CJ: I probably did the opposite of you, Léo. I wanted to feel my feelings. And then I had to back up because it made me cry every time. I cannot dance to it. Like, I’ll be in my heart space, but not able to offer anything useful to anyone. I think the way I ended up with [Etude] 11 was something about the story that I hear inside of the music. That’s a good place for me as an artist to build from.
Léo, how did you get over that mental block you had about adding percussive sound to an already-full piece of music?
LS: I put the weight on me—I was like, you are a musician, so you have to face this as a huge composition. I felt the necessity of adding an a cappella part to lead into the music, so it starts with a clapping pattern. It made sense to me that there would be a percussive section to go into music and feel natural, and not just: oh, there’s tap choreography to this amazing and beautiful piece of music that exists already.
Did you have conversations with each other or the other choreographers involved throughout the creation process?
LS: I saw the pieces for the first time when I actually got to the performance. And that was very powerful, because even though we were not in communication, I feel like there is an abstract storyline between all of our voices. We were actually talking about the same things without even knowing each other. Like, I met Chanon at Kaatsbaan [the cultural park in upstate New York where the program had its premiere] and instantly connected.
CJ: The ways in which I feel and experience his music don’t necessarily pair with how I’ve seen his music performed before, so I had curiosity about how that would live in the space. But there’s so much diversity around how the various artists have brought vision and flesh and bones to this.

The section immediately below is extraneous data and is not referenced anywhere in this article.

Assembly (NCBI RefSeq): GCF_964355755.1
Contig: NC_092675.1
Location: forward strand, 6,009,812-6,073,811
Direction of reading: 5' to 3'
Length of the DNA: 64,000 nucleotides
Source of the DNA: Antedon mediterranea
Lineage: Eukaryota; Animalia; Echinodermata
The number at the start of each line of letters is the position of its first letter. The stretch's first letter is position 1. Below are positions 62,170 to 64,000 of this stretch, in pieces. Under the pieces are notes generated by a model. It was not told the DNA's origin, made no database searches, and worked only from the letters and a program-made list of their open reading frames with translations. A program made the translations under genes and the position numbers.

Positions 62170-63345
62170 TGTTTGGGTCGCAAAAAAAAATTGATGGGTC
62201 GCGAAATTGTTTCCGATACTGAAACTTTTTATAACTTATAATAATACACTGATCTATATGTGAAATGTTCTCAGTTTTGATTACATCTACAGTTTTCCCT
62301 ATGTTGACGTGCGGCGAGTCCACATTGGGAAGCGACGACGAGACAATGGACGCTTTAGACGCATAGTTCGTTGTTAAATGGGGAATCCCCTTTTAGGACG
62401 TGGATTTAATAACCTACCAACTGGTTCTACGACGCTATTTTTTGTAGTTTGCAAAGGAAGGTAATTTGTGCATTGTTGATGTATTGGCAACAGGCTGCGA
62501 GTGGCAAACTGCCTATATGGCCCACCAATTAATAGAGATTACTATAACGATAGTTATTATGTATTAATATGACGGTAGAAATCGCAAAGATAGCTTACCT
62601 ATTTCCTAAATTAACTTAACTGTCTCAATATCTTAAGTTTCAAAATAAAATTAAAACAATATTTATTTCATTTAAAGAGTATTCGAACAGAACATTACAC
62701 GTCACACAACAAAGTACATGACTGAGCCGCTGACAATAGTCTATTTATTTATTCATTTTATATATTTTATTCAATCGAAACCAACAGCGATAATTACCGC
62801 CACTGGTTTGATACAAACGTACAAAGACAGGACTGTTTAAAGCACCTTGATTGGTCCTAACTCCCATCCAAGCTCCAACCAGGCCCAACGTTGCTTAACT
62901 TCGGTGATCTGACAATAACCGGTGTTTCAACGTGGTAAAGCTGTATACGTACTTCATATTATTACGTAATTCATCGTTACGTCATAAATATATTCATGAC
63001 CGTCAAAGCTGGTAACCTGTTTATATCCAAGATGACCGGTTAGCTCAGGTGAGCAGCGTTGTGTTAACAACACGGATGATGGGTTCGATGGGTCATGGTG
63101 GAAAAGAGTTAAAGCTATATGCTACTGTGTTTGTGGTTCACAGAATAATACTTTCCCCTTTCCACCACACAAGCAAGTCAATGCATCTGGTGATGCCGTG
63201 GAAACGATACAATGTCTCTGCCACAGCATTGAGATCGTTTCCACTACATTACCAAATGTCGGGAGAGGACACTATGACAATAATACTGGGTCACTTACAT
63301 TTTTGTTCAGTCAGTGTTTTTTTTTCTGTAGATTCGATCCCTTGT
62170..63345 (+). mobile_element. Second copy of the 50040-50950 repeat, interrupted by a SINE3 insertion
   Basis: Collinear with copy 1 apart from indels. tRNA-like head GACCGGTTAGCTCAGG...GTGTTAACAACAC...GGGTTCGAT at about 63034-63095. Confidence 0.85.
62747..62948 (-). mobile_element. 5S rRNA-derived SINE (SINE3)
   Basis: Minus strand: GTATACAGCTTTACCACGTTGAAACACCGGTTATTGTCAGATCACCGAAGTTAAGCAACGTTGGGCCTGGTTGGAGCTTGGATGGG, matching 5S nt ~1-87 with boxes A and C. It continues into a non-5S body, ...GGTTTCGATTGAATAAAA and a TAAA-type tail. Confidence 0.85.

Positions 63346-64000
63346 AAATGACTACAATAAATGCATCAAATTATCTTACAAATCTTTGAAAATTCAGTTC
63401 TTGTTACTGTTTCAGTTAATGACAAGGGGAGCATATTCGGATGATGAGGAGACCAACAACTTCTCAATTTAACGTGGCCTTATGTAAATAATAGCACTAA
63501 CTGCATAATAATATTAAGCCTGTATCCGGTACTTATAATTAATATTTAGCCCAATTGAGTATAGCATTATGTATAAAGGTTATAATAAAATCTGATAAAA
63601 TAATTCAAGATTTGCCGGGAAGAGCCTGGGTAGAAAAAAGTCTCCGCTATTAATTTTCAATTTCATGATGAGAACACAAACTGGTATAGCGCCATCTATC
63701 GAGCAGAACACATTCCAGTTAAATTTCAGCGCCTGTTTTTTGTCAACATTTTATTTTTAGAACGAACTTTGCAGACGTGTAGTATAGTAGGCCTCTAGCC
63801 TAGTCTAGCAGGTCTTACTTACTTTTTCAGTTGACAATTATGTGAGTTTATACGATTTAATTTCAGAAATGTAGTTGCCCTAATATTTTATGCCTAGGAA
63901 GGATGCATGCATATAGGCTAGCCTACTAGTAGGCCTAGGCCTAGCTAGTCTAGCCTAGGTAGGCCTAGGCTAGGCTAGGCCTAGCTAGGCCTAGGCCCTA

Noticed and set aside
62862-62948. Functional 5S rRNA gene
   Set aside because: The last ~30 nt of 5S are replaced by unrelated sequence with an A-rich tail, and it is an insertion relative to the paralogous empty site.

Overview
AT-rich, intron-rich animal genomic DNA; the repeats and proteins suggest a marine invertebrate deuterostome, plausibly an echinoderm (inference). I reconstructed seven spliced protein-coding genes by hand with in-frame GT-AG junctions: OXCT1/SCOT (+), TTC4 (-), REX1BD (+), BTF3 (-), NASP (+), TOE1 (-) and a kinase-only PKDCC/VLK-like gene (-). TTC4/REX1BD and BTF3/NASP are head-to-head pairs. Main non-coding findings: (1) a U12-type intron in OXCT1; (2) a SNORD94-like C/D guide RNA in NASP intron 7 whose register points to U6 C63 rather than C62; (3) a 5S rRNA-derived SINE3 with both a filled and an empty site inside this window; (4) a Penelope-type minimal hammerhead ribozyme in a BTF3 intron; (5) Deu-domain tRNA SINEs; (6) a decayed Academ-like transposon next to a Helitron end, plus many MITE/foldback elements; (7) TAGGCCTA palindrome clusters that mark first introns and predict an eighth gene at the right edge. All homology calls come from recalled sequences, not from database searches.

Since the premiere in September, is there anything that’s deepened or changed in terms of your relationship to the music?
LS: I haven’t touched the material since our last iteration. As a tap dancer, my natural instinct is to go back to the material and improvise to the music and see if I find anything new, even though the story in my head will still be the same, because the music painted that picture so colorfully. But I’m seeing more patterns within his music and the dance—his music is very American, and tap dance is an African American art form. I’m seeing it with matured eyes.
CJ: I’ve used excerpts of it in various projects, so some of them have had opportunities to have other stretches of life that will inevitably show up inside of this. I’m also a different person than I was in terms of my human growth. And the story I have inside this piece is that it’s a rite of passage, and so where I began this rite of passage a year ago, I’ve now evolved in a different way. I’m excited for this work to continue to be an étude – how do I continue to practice being a woman, an artist, a maker in real time?
Lauren Wingenroth is a North Carolina-based writer reporting on dance, theater, fitness, and more. A former editor of Dance Magazine, her work can be found in The New York Times, American Theatre, Playbill, ESPN, Outside Magazine, Well + Good and elsewhere.
Dancing with Glass: The Piano Etudes
Choreography by Lucinda Childs, Chanon Judson, Justin Peck, Leonardo Sandoval, Bobbi Jene Smith and Or Schraiber
November 28 to December 10
Joyce Theater, New York
Philip Glass Piano Etudes: The Complete Folios 1-20 & Essays from 20 Fellow Artists
Published by Artisan
Release date: November 7